Dr. Pedro Gabriel
Fr. Matthew Schneider

Best yet: Eve Tushnet

Living Sacramentally.

I am back to readings reflections. In the first reading yesterday we hear from St. Paul, who is speaking about the “collection for the saints,” which is the collection for the suffering Church in Jerusalem. This is his reminder to the churches that we are part of a greater Church, the Church of Jesus Christ. We are His body, and as such, we are called to nourish every part of it. Everything we have and everything we are comes from the Lord. It is fitting to give back to Him in gratitude.

St. Paul is adept at using old proverbs to teach the lesson of generosity: “…whoever sows bountifully will also reap bountifully” (2 Cor 9:6b; cf. Prov 22:9). Jesus, of course, is the original teacher of this lesson, (whether as the Word who has spoken from eternity or the Incarnate Word who dwells among us!) St. Paul speaks of giving according to the heart, and out of the love that we have for one another.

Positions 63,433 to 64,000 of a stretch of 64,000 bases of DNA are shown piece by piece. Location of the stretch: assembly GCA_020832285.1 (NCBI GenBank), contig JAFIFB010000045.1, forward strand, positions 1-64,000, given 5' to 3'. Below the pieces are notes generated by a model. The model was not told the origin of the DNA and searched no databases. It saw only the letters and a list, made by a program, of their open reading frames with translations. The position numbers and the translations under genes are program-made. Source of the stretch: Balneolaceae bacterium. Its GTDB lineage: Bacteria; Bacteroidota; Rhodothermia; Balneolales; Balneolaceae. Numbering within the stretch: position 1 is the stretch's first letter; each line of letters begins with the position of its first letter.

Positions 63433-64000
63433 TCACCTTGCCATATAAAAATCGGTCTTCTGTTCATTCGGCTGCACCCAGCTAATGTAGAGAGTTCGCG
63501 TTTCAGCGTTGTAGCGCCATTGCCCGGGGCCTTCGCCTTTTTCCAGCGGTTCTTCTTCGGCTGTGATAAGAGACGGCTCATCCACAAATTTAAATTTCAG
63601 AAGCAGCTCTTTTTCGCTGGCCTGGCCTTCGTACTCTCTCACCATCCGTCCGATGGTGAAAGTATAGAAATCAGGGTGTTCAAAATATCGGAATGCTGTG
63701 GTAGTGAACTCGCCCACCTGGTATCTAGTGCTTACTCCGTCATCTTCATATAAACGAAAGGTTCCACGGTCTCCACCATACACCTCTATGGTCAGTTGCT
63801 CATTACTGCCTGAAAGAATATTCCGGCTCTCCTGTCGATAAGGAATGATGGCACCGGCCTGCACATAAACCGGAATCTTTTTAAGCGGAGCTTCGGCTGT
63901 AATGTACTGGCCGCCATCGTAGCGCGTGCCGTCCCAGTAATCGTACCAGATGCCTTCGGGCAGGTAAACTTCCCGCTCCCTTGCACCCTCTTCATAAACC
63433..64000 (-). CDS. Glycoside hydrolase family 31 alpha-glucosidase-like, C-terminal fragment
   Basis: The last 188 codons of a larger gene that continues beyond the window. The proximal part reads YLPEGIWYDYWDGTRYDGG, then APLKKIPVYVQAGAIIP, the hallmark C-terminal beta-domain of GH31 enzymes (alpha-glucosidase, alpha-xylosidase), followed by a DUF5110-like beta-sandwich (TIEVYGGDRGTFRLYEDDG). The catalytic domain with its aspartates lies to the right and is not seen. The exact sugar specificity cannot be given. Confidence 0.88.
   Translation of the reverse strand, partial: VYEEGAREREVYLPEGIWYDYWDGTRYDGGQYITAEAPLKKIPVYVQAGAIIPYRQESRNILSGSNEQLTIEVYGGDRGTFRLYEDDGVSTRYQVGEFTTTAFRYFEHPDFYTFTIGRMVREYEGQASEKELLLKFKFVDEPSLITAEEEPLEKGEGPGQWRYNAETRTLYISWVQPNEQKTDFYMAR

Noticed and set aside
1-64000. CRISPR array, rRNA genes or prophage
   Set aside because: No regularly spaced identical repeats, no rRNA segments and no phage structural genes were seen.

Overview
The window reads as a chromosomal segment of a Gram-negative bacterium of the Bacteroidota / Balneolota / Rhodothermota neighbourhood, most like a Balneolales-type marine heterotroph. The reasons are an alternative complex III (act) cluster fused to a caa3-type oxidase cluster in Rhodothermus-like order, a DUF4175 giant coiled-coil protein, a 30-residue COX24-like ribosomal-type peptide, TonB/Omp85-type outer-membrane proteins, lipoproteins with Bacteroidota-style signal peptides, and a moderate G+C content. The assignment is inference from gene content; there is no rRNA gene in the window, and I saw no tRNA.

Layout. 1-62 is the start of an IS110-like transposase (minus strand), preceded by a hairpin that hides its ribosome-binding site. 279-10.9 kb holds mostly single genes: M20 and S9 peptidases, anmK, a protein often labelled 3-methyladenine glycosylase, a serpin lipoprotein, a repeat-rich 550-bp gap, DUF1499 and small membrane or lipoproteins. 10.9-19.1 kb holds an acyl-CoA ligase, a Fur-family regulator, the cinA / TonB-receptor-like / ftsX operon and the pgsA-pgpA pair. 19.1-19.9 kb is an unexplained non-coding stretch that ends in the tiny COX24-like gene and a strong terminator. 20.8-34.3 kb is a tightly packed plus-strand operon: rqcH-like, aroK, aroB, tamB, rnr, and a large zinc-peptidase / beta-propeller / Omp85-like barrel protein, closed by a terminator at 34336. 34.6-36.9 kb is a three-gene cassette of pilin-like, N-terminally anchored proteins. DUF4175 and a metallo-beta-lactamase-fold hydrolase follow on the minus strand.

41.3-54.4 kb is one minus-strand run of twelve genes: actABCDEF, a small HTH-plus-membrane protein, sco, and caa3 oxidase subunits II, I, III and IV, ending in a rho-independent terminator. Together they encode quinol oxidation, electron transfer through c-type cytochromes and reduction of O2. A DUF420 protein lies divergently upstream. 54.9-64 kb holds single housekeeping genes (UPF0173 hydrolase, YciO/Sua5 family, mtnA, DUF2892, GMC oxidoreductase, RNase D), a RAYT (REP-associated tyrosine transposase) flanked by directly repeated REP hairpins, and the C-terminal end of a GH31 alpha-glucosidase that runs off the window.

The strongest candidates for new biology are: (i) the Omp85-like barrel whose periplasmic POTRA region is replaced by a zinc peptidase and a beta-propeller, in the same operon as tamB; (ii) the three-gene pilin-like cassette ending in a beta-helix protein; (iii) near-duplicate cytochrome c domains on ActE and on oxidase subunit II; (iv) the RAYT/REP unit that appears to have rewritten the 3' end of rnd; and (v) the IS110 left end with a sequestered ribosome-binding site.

What (or Who) is the Source of this love?

It is the unending love by which all creation exists, and only one part of Creation is capable of returning this love in gratitude — man. The love of God freely flows into the hearts of His people for the purpose of freely flowing forward into life and abundance. For Jesus said, “I came that you may have life, and have it abundantly” (Jn 10:10). St. Paul is reminding the Corinthians, and us, that all we have is from God in the first place! There is nothing…nothing…that is good, true, and beautiful…that is not foreseen or given by the Father. Paul quotes Psalm 112 to make this point: “He has distributed freely, he has given to the poor; his righteousness endures forever” (Ps 112:9). He further makes the point and tells us of the necessary response of gratitude: “For the ministry of this service is not only supplying the needs of the saints but is also overflowing in many thanksgivings to God” (2 Cor 9:13). Charity, ultimately, is giving back the gifts we have already been given. It is by grace that these gifts multiply.